MM: What is the process of creating your art and which materials do you use most?

ML: To create an Interactive painting, I mostly tap into my imagination. I have to imagine the potential of the moving shapes and what other compositions can be created out of them, and how they interact with the background. There is definitely some complexity to it. Certain life events have also been a source of my inspiration. For example, a couple of years ago, my fiancée and I were spending some time in Sri Lanka, and at some point, we were in a fancy hotel that was surrounded by ghettos. The contrast was stark and very much in my face; and it led me to create “The Growing Gap,” which looks at the growing inequalities over the last thirty years. So, my inspiration comes from a combination of my imagination and of life events. I use different materials from crackle paint, to wood, to metal. I am also pretty excited by the use of words in my work because it is thought provoking and creates contrast and interplay with the abstract visual language, bringing greater depth and meaning to the piece.

MM: You have a graduate degree in Art Therapy, so how do you think art can help ailing people recover and/or be therapeutic in general?

ML: In Art Therapy, art making becomes another avenue for the client to process, express, feel, a

nd sometimes resolve deep wounds. Art Therapy is a powerful modality especially for children because it can be easier for them to express through drawing and painting than through just talk therapy. They say, a picture tells more than a thousand words, and it is very true in Art Therapy.

MM: In April of 2018 you exhibited your “Re-Create” series at ArtExpo in NYC, so what was your experience of the show like and how did people react to your innovative art?

ML: People loved the interactive work, they had never seen anything like it. Most people were excited about being able to finally touch the art and they had a lot of fun creating their own compositions. For me it is deeply nourishing when my Re-Create art comes alive in the hands of the viewer, and there was a lot of that at the NY Art Expo. I sold three pieces, made some good contacts with galleries in NYC, Florida and Europe, and met some great interiors designers, art consultants and architects who were excited about Re-Create and totally get the potential of this novel approach to Interactive Art for

their clients.

MM: What are your greatest goals for your future artistic career and the “Re-Create” series in general?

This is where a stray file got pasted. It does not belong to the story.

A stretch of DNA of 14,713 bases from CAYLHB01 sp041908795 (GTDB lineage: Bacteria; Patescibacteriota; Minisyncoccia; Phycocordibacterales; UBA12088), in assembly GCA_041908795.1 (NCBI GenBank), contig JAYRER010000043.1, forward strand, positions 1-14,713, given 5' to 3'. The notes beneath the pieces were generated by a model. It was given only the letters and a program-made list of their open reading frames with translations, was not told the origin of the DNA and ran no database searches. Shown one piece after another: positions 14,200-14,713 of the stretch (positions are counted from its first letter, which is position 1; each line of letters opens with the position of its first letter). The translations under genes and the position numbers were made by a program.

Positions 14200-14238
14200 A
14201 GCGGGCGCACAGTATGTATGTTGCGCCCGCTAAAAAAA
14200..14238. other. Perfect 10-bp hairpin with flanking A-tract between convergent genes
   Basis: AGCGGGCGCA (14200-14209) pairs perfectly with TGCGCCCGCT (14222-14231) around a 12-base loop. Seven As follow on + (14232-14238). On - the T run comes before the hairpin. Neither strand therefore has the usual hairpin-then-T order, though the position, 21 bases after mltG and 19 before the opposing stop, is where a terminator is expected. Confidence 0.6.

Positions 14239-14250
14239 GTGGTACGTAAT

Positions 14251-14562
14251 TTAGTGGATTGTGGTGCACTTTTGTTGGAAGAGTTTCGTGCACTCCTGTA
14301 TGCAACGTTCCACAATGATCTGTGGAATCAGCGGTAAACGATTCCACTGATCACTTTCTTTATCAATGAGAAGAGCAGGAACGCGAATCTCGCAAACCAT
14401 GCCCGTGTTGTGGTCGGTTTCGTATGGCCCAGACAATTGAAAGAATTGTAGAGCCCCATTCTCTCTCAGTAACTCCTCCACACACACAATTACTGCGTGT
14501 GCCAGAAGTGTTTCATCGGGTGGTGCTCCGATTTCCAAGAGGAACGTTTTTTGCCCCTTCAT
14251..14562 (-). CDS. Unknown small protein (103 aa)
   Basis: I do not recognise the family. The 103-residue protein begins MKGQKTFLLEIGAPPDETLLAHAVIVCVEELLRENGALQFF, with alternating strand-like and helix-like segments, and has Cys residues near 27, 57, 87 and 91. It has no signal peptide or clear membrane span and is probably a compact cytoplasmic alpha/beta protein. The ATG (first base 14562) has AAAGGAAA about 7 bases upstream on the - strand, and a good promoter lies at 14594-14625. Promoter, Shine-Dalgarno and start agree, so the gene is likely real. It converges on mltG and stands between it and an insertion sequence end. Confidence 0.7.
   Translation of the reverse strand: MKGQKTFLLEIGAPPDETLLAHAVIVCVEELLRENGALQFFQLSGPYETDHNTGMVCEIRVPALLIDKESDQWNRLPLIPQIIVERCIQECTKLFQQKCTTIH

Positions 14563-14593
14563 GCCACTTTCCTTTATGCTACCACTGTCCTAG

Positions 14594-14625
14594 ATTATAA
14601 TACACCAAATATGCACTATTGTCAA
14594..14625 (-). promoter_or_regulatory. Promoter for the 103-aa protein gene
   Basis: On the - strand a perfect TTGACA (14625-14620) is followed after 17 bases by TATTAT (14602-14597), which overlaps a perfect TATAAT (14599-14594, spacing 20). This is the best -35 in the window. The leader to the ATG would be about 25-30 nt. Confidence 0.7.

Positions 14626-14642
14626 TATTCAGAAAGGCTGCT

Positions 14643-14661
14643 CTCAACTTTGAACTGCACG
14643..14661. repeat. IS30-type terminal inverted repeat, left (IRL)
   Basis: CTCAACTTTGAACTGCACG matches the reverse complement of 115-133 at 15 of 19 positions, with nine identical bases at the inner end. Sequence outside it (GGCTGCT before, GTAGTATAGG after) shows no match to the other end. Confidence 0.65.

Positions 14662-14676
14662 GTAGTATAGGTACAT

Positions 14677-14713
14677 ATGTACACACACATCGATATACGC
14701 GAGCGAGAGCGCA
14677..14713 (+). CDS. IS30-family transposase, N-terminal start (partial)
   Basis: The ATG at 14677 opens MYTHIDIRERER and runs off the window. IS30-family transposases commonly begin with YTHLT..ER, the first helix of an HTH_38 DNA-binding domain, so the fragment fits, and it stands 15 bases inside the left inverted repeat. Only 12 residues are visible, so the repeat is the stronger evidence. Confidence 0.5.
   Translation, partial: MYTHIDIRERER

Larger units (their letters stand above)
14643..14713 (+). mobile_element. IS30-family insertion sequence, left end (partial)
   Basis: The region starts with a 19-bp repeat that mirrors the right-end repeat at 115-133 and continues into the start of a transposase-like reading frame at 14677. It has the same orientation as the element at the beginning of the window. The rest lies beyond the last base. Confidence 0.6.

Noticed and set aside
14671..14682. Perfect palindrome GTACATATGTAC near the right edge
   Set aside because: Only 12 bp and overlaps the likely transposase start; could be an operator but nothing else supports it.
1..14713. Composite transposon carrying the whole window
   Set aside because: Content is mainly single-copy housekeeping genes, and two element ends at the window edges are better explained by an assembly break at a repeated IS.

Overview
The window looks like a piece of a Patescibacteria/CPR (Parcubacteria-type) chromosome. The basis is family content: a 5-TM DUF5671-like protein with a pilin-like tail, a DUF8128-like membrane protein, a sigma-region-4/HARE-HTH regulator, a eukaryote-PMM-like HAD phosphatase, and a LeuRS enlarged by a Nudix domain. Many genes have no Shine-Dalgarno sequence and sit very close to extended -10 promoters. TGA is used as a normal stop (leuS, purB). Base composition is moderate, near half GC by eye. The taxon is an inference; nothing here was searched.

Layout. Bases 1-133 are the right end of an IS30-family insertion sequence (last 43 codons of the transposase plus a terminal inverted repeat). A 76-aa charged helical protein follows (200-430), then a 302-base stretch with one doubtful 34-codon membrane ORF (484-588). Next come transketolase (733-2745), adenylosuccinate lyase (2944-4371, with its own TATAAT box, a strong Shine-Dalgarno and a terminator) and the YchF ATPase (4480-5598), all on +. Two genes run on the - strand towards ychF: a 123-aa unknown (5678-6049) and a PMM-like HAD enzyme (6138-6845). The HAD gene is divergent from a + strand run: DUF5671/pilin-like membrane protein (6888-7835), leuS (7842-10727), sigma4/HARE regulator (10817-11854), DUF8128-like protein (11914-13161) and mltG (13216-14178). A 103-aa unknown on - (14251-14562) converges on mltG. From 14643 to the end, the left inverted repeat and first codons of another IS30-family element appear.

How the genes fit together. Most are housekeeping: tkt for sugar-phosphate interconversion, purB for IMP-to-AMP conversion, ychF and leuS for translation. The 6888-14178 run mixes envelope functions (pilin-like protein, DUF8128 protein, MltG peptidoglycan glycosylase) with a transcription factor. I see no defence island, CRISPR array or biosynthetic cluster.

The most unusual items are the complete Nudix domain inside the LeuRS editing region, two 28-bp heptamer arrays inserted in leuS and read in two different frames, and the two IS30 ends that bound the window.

ML: I would love to see Re-Create picked up by more galleries, both commercial and public, in Canada, the US and abroad. One of my visions is to connect with corporations that create “play zones” for their employees. I believe that Re-Create would be a great fit for companies like Google, Amazon, Facebook and Pixar, that understand the importance of creating common areas for employees to relax, co-create and have fun! These companies have understood that a happy employee is a productive employee and I believe that Re-Create would be a great fit for these kinds of corporations. Secondly, I would like to create very large/wall size public art pieces where the moving pieces would be human size and would require full body engagement.

MM: Do you any exciting new art projects and/or artistic events happening soon and would you like to mention anything more?

ML: I am currently developing a new Re-Create series. There will be six 60”x40” interactive pieces inspired by the work of a famous mystic poet.

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To learn more about Majie Lavergne (and see a video of his adjustable artwork in action), visit his official website and follow him on Instagram via majielavergne

About Meagan Meehan

Meagan J. Meehan is a published author, poet, cartoonist and produced playwright. She pens columns for the Great South Bay Magazine, Examiner and AXS. She is also a stop motion animator and an award-winning abstract artist. Meagan holds a Bachelors in English Literature and a Masters of Communication. She is an animal advocate and a fledging toy and game designer.

Browse Archived Articles by Meagan Meehan